Can I explain what this means to you, ladies and gentlemen? It’s called the Wilder Effect. In other places, it’s called the Bradley Effect. In still other places, it’s called the Dinkins Effect. But here’s how it works. You have on a ballot a black candidate and a white candidate. A pollster calls and asks you who you’re going to vote for. You, in the privacy of your phone call with the pollster, not wanting the pollster to think that you’re a racist pig, likely would say, ‘I’m voting for the black guy,’ so as to get the pollster’s approval, whether the pollster actually grants it or not. (You know, the tenets of political correctness.) But then, when you go into your polling place, and you go into the place behind the curtain where it’s just you, and there’s no pollster, you vote for the white guy, thereby skewing the results of the pre-election poll. Now, I would also like to add to this hypothesis what I would call the Reverse Wilder Effect. Wilder, by the way, being Doug Wilder, the governor of Virginia who was black, and about whom it was first postulated; and Tom Bradley, the mayor of Los Angeles, running for governor out there; and Dinkins. Now keep in mind all these guys are Democrats and you’re dealing with Democrats being called by the pollsters. So if you call up your Democrat and say, ‘Hi, I’m from the ABC Polling Unit. Who you gonna vote for?’

‘I’m voting the black guy, I’m voting a good America. I’m not racist: I’m voting the black guy. I’m open-minded! It’s time for a change.’

‘Oh, good! I’ll put it down.’

You go to the ballot box, and you vote the white guy, where nobody can see what you’re doing and nobody will know what you’re doing. But Iowa, the Hawkeye Cauci? You go into somebody’s house; you go into some gymnasium, some school cafeteria, and you got all your friends knowing what you’re doing. You have all your friends watching what you’re doing, and so when it comes to time to vote in the Hawkeye Cauci on the Democrat side, in order that your friends don’t think you a racist, you vote Obama, because you can’t vote in private in the Hawkeye Cauci. This would be the Reverse Wilder Effect. So who knows if we’ve got an accurate result out of Iowa. You know, I mention all this because, again, we’re talking Democrats. We’re talking Democrats who are immersed in political correctness and who live and die based on what people think of them, and the voting booth is the only place nobody will know what you’ve done, unless you tell them. So there’s no worry what people will think of you. But in the Hawkeye Cauci, when everybody can hear what you say, or read what you vote or can hear you advocating or whatever? Well, you might have skewed Obama’s big victory in Iowa. Who knows? Then you get on to New Hampshire, and, of course, the Obama Effect here, or the Wilder Effect in full force in the sense that when it’s time to go vote, you do so in private.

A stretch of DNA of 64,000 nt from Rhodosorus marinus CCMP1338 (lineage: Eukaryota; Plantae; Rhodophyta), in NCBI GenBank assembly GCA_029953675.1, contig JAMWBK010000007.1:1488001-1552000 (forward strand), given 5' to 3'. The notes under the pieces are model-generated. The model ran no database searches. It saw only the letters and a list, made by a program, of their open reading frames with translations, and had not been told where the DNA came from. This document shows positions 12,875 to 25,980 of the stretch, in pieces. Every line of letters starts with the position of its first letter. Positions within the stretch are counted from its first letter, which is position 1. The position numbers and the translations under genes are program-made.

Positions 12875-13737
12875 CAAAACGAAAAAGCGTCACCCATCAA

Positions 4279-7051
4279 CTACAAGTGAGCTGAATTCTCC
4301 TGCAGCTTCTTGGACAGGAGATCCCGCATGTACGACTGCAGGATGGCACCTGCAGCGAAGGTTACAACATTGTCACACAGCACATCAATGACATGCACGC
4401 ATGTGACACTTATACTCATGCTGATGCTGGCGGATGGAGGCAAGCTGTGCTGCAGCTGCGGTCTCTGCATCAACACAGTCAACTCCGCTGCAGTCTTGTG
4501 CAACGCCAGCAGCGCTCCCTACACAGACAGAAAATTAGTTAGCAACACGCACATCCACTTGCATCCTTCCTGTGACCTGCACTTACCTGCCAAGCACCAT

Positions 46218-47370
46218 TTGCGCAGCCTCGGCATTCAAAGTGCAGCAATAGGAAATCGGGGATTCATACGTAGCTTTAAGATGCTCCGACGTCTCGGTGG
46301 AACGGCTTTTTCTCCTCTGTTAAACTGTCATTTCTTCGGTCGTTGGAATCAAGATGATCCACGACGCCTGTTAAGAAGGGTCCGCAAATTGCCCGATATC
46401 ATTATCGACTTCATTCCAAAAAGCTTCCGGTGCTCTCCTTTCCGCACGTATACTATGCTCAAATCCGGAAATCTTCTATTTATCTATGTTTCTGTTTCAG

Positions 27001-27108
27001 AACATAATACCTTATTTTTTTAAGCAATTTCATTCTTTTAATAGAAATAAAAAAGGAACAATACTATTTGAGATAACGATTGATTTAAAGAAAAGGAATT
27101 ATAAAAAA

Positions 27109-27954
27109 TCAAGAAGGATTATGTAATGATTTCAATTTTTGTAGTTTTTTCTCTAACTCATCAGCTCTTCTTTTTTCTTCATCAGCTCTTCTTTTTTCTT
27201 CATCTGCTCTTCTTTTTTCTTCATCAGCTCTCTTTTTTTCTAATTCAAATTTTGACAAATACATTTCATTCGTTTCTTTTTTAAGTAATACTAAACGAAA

You’ve told the pollsters, ‘Obama! Obama! I am caught up in the Obama wave coming out of Iowa,’ and so forth. Then you get into the voting booth and say, ‘Screw it! I’m voting Hillary.’ You couple that with who knows what other kinds of shenanigans went on with people first-time voting in New Hampshire yesterday. I don’t know if there’s a way of finding that out, but it’s probably not difficult to do if they would release those kinds of statistics. (interruption) Yeah, but did it happen. The secretary of state said yesterday — and, of course, this is the day before — said the ballots supposedly ran out. But the New Hampshire secretary of state said they’re expecting records numbers of first-time voters, which means (laughter) out-of-state people. It’s not illegal in New Hampshire, as we have documented. Regardless what happened, pollsters are going to have to find out: for their own good, for their own understanding. I’ve heard some pollsters last night saying, ‘Well, you know what, we’ve got a problem with our models. We haven’t found a way to calculate this massive turnout that’s surprising everybody,’ meaning: We haven’t figured out a way to go into Massachusetts and Vermont and ask people there how they’re going to vote in the New Hampshire primary.